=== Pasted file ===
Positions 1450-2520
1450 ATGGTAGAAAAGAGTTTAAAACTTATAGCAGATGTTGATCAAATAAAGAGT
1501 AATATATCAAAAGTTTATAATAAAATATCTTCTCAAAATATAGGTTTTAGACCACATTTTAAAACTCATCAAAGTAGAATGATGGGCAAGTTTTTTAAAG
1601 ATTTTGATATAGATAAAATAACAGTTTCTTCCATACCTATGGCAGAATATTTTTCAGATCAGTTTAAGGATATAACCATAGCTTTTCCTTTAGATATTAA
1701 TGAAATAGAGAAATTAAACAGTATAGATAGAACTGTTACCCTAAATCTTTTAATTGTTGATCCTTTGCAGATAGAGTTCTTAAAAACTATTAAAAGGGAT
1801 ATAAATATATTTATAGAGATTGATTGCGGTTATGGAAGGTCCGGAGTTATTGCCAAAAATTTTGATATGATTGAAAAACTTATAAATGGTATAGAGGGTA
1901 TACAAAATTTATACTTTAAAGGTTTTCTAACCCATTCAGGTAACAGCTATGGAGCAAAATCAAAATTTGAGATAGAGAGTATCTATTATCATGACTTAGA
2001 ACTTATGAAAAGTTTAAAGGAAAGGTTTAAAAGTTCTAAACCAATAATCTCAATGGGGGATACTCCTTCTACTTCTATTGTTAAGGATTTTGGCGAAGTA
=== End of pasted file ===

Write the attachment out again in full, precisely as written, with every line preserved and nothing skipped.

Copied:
Positions 1450-2520
1450 ATGGTAGAAAAGAGTTTAAAACTTATAGCAGATGTTGATCAAATAAAGAGT
1501 AATATATCAAAAGTTTATAATAAAATATCTTCTCAAAATATAGGTTTTAGACCACATTTTAAAACTCATCAAAGTAGAATGATGGGCAAGTTTTTTAAAG
1601 ATTTTGATATAGATAAAATAACAGTTTCTTCCATACCTATGGCAGAATATTTTTCAGATCAGTTTAAGGATATAACCATAGCTTTTCCTTTAGATATTAA
1701 TGAAATAGAGAAATTAAACAGTATAGATAGAACTGTTACCCTAAATCTTTTAATTGTTGATCCTTTGCAGATAGAGTTCTTAAAAACTATTAAAAGGGAT
1801 ATAAATATATTTATAGAGATTGATTGCGGTTATGGAAGGTCCGGAGTTATTGCCAAAAATTTTGATATGATTGAAAAACTTATAAATGGTATAGAGGGTA
1901 TACAAAATTTATACTTTAAAGGTTTTCTAACCCATTCAGGTAACAGCTATGGAGCAAAATCAAAATTTGAGATAGAGAGTATCTATTATCATGACTTAGA
2001 ACTTATGAAAAGTTTAAAGGAAAGGTTTAAAAGTTCTAAACCAATAATCTCAATGGGGGATACTCCTTCTACTTCTATTGTTAAGGATTTTGGCGAAGTA